Diferenzas entre revisións de «Xeografía de Escocia»

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A '''xeografía de Escocia''' é moi variada, dende as terras baixas do rural ata as terras altas ermas, e dende as grandes cidades ata as illas deshabitadas. Localizada no [[Norte de Europa]], Escocia comprende o terzo norte da illa de Gran Bretaña así como 790 illas como as dos grandes arquipélagos das [[Illas Shetland]], das [[Órcadas]] e das [[Illas Hébridas]] interiores e exteriores.<ref name="third">{{cita web |url=http://www.britannica.com/eb/article-9110753/Scotland |título=Scotland |publisher=Encyclopaedia Britannica |dataacceso=16 de agosto de 2007}}</ref>
 
A única terra que fai fronteira con Escocia é [[Inglaterra]], que percorre 97km en dirección noreste dende o [[Fiorde de Solway]] ata o [[Mar do Norte]] na costa leste.<ref name="Atlas">{{cita libro |autor=Munro, D |título=Scotland Atlas and Gazetteer |páxinas=1–2 |publisher=Harper Collins |ano=1999}}</ref> Separada pola [[Canle do Norte]], a illa de Irlanda está a 31km da punta suroeste das terras escocesas.<ref name="Atlas"/> Noruega está localizada a 310 km ó norete de Escocia cruzando o Mar do Norte. O [[Océano Atlántico]], que bordea a costa oeste de Escocia e as illas do norte, inflúe no [[clima temperado]] e marítimo do país.<ref name="scotlandclimate">{{cita web | apelido = | nome = | authorlink = | ano = 2001 | url = http://www.metoffice.gov.uk/climate/uk/location/scotland/index.html | título = Met Office: Scottish climate | work = | publisher = [[Met Office]] | dataacceso = 20 de agosto de 2007 |archiveurl = http://web.archive.org/web/20070527202029/http://www.metoffice.gov.uk/climate/uk/location/scotland/index.html |archivedate = 27 de maio de 2007}}</ref>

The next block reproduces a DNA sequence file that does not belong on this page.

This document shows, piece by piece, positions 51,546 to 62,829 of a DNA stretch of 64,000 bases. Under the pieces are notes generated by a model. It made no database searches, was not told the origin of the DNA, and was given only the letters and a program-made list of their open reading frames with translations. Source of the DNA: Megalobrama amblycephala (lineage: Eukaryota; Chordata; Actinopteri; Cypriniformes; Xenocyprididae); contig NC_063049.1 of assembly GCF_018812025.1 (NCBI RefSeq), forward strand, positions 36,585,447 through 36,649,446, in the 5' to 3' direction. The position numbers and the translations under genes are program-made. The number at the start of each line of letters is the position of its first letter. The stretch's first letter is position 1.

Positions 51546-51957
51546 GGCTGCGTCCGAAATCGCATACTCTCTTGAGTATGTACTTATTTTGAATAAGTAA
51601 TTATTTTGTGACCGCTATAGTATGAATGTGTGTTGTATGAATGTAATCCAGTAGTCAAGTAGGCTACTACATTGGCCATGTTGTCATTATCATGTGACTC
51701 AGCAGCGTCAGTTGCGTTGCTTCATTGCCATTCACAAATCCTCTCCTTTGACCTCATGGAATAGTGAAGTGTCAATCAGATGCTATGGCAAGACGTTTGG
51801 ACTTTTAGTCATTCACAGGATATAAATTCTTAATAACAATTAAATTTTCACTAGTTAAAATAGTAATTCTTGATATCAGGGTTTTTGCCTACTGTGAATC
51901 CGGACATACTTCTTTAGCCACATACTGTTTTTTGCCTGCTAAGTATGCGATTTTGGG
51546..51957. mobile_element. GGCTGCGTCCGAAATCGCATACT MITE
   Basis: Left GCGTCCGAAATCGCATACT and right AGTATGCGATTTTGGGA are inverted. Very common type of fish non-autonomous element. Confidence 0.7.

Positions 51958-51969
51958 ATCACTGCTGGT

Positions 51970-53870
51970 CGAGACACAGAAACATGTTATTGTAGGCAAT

The topography of Scotland is distinguished by the [[Highland Boundary Fault]]{{spaced ndash}}a [[geologic fault|geological rock fracture]]{{spaced ndash}}which traverses the Scottish mainland from [[Helensburgh]] to [[Stonehaven]].<ref name="Boundary">{{cite web | last = | first coauthors = | url = http://www.scottish-places.info/features/featurefirst7728.html | title = Overview of Highland Boundary Fault | work = | publisher = Gazetteer for Scotland, University of Edinburgh | accessdate = 2007-08-23}}</ref> The faultline separates two distinctively different physiographic regions; namely the [[Scottish Highlands|Highlands]] to the north and west and the [[Scottish lowlands|lowlands]] to the south and east.<ref name="Fault">{{cite web | last = | first = | authorlink = | url = http://www.snh.org.uk/publications/on-line/geology/loch_lomond_stirling/highland_line.asp | title = Loch Lomond to Stirling - the Highland Line | work = | publisher = Scottish Natural Heritage (SNH) | accessdate = 2007-08-23}}</ref> The more rugged Highland region contains the majority of Scotland's mountainous terrain, including the highest peak, [[Ben Nevis]]. Lowland areas, in the southern part of Scotland, are flatter and home to most of the population, especially the narrow waist of land between the [[Firth of Clyde]] and the [[Firth of Forth]] known as the [[Central Lowlands|Central Belt]].<ref name="Fault"/> [[Glasgow]] is the largest city in Scotland, although [[Edinburgh]] is the [[Capital city|capital]] and political centre of the country.<ref name="settlements">{{cite web | last = | first = | authorlink = | year =2004 | url= http://www.gro-scotland.gov.uk/files1/stats/04mid-year-estimates-localities-table4.pdf | title = Mid 2004 Localities estimates - Localities in descending order of size | work = | publisher = General Register of Scotland (GROS) | accessdate = 2007-08-23}}</ref>
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